Relatedly I'd like to find some way to let regular functions tie into cleanups automatically, so that we don't need helpers like this *at all*. That probably needs a PEP though.
msg229207 - (view) Author: Ezio Melotti (ezio.melotti) * (Python committer) Date: 2014-10-13 01:34
I'm -0.5 on this as well, and agree that we should try to keep the TestCase API small.

On one hand, a patch method available without extra imports would be handy, and having this as a generic function/method in unittest seems more natural to me than having it in unittest.mock.  On the other hand, adding it to unittest has downsides as well: it increases API complexity, adds duplication and possibly confusion (people might wonder if they should use TestCase.patch or unittest.mock.patch, and if there are any differences).  Adding both .patch and .patch_object makes things even worse.
msg229213 - (view) Author: Martin Panter (martin.panter) * (Python committer) Date: 2014-10-13 02:31
[padding to avoid UTF-8 error with bug tracker]

See also Issue 22374, where an equivalent of “patch.object” is suggested as an example context manager for the “contextlib” documentation.

If we added a plain function or context manager rather than a new TestCase method, it might avoid the worries about bloating the API. Then it could be a generic thing for any kind of testing, and not coupled with the “unittest” framework.

About cleanup functions more generally, I think they already tie in well with the TestCase.addCleanup() API. Perhaps it could handle general context managers as well though, by inheriting an ExitStack.enter_context() method or providing an ExitStack attribute.
msg230814 - (view) Author: Robert Collins (rbcollins) * (Python committer) Date: 2014-11-07 15:31
+1 on a plain function or context manager.

w.r.t. addCleanUp taking a context manager, that could be interesting - perhaps we'd want a thing where you pass it the context manager, it __enter__'s the manager and then calls addCleanUp for you.
msg351745 - (view) Author: Raymond Hettinger (rhettinger) * (Python committer) Date: 2019-09-10 22:23

I think mocking should be kept orthogonal to the unittest module.  A person is free to use mocking with different testing tools like py.test or nose.  Likewise, they are free to use a different mocking/patching tool than our standard library mock.

In my mind, they are separate tools that should remain loosely coupled and should not cross-import one another.
msg351769 - (view) Author: Karthikeyan Singaravelan (xtreak) * (Python committer) Date: 2019-09-11 08:12
I concur with Raymond here. Since mock is also part of stdlib and this issue predates mock being merged to stdlib. I think adding it to unittest sort of expands the unittest API being just an alias to mock.patch. mock.patch is used in lot of places and has a good adoption as plain function, decorator and context manager. This would also mean explaining people why there is mock.patch and TestCase.patch in docs too.
msg361736 - (view) Author: Guido van Rossum (gvanrossum) * (Python committer) Date: 2020-02-10 22:27
Given the two recent -1 responses let's close this.
Date User Action Args
2022-04-11 14:57:15adminsetgithub: 55873
2020-02-10 22:27:47gvanrossumsetstatus: open -> closed

nosy: + gvanrossum
messages: + msg361736

resolution: wont fix
stage: resolved
2019-11-27 18:45:14brett.cannonsetnosy: - brett.cannon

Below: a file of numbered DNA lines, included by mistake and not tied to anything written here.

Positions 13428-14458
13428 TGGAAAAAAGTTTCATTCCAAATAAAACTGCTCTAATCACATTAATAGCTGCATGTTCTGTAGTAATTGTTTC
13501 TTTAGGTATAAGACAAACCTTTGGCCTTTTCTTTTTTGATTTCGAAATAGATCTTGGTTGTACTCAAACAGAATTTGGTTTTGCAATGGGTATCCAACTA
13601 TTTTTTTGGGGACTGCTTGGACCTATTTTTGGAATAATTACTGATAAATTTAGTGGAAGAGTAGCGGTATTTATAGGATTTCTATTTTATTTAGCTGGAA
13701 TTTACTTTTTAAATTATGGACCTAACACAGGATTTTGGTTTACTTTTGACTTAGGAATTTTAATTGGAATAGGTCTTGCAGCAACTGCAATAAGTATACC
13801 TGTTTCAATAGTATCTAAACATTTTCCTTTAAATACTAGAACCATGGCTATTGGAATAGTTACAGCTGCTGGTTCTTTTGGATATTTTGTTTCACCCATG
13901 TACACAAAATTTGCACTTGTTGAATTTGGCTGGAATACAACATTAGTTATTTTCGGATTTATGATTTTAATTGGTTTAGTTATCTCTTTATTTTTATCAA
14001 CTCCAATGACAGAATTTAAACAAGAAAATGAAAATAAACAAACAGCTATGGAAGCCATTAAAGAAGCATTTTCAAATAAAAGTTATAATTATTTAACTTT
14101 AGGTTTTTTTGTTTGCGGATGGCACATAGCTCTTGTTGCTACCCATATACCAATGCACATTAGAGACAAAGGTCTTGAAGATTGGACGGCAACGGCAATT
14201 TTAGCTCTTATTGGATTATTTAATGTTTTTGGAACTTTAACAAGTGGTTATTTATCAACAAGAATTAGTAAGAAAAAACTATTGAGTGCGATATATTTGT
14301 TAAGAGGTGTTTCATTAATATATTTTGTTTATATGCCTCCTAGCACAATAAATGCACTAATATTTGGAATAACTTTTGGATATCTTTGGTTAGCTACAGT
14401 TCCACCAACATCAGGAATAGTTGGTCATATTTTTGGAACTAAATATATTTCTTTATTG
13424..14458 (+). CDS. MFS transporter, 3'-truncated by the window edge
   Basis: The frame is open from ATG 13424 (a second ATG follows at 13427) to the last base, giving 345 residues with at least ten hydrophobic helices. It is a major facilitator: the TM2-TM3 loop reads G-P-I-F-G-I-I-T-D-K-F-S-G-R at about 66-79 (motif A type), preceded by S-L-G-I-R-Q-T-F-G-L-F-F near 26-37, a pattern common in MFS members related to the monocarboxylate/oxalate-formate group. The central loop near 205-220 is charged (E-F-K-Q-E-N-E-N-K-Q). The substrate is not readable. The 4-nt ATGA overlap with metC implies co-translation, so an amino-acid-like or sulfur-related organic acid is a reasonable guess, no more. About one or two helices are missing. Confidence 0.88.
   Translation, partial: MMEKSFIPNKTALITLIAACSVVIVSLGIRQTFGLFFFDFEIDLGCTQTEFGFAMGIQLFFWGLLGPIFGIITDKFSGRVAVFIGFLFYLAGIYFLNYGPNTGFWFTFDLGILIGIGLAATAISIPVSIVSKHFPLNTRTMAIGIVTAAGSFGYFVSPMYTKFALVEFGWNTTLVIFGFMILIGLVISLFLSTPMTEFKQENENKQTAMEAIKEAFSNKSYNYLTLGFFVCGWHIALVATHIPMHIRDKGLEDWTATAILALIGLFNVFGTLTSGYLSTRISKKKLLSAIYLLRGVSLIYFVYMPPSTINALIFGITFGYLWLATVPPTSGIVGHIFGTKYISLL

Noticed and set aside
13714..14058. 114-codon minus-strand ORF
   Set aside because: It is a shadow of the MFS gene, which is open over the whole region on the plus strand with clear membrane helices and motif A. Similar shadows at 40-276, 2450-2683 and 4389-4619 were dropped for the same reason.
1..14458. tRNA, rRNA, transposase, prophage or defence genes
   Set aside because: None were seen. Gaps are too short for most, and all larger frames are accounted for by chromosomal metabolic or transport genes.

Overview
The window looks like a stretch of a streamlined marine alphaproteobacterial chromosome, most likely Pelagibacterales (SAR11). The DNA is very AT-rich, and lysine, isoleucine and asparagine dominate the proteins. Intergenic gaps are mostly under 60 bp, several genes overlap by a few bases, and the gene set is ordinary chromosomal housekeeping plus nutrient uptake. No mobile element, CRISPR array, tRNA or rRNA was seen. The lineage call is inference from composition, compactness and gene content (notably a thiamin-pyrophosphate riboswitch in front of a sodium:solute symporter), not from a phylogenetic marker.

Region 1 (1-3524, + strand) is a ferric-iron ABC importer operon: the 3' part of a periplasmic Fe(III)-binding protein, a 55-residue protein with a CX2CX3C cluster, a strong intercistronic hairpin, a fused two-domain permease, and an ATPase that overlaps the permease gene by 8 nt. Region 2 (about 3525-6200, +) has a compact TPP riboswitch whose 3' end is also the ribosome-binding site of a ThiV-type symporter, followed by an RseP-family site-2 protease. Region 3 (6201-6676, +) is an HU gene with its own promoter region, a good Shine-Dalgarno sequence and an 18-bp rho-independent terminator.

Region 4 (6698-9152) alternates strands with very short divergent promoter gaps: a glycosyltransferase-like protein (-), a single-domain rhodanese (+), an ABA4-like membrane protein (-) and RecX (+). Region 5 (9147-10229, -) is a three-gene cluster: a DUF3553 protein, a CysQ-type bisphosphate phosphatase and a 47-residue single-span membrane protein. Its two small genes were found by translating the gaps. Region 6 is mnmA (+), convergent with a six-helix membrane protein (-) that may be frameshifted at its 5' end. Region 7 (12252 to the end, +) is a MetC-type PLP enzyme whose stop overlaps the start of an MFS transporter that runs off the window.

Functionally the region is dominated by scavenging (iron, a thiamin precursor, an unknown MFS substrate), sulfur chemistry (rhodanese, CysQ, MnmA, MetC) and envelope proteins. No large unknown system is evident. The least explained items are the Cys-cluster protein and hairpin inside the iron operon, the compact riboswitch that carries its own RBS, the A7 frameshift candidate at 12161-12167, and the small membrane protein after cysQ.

2019-09-11 08:12:03xtreaksetnosy: + xtreak
messages: + msg351769
2019-09-10 22:23:22rhettingersetnosy: + rhettinger
messages: + msg351745
2019-09-10 21:00:58ta1hiasetnosy: + ta1hia
2016-10-04 11:07:20Mariattasetnosy: + Mariatta
2016-09-19 06:24:20christian.heimessetversions: + Python 3.7, - Python 3.5
2014-11-07 15:31:02rbcollinssetmessages: + msg230814
2014-10-13 02:31:42martin.pantersetmessages: + msg229213
2014-10-13 01:34:43ezio.melottisetmessages: + msg229207
2014-10-13 01:21:11rbcollinssetmessages: + msg229205
2014-10-12 22:47:52michael.foordsetmessages: + msg229202
2014-10-12 11:26:21Juliansetmessages: + msg229140
2014-10-08 18:08:34parkousssetfiles: + issue-11664.patch

messages: + msg228804
2014-10-08 17:48:33pitrousetassignee: michael.foord ->
versions: + Python 3.5, - Python 3.3
2014-10-08 17:48:22pitrousetnosy: + pitrou, rbcollins
messages: + msg228801
2014-10-08 15:59:46parkousssetnosy: + parkouss
messages: + msg228798
2014-08-06 04:55:35martin.pantersetnosy: + martin.panter
2013-03-27 12:25:27michael.foordsetstatus: pending -> open

messages: + msg185326
2013-03-26 18:10:10brett.cannonsetstatus: open -> pending

messages: + msg185287
2012-09-19 14:49:00michael.foordsetmessages: + msg170725
2012-09-19 14:46:54eric.araujosetmessages: + msg170724
2012-09-19 09:32:06michael.foordsetmessages: + msg170716
2012-09-19 01:33:16ezio.melottisetmessages: + msg170694
2012-09-19 00:36:43chris.jerdoneksetmessages: + msg170692
2012-09-19 00:35:40Juliansetmessages: + msg170691
2012-09-19 00:33:11r.david.murraysetnosy: + r.david.murray
messages: + msg170690
2012-09-19 00:24:35michael.foordsetmessages: + msg170689
2012-09-19 00:22:57Juliansetmessages: + msg170688
2012-09-17 13:48:57michael.foordsetmessages: + msg170606
2012-09-16 00:49:19Juliansetmessages: + msg170542
2012-09-04 12:48:31Juliansetnosy: + Julian
2012-08-23 19:55:43chris.jerdoneksetnosy: + chris.jerdonek
2012-08-23 14:36:58moijes12setnosy: - moijes12
2012-07-03 04:34:36moijes12setnosy: + moijes12
2012-03-12 19:03:51michael.foordsetmessages: + msg155462
2011-05-26 16:44:54eric.araujosetmessages: + msg136980
2011-03-29 18:18:02michael.foordsetmessages: + msg132494
2011-03-29 18:08:26eric.araujosetmessages: + msg132493
2011-03-26 19:02:55michael.foordsetmessages: + msg132265
2011-03-26 18:01:30pablomouzosetfiles: + patch.diff

nosy: + pablomouzo
messages: + msg132259

keywords: + patch
2011-03-25 19:00:54brett.cannonsetnosy: + brett.cannon
2011-03-25 17:29:48daniel.urbansetnosy: + daniel.urban
2011-03-24 20:50:31eric.araujosetmessages: + msg132028
2011-03-24 20:49:35eric.araujosetmessages: + msg132027
2011-03-24 20:43:59eric.araujocreate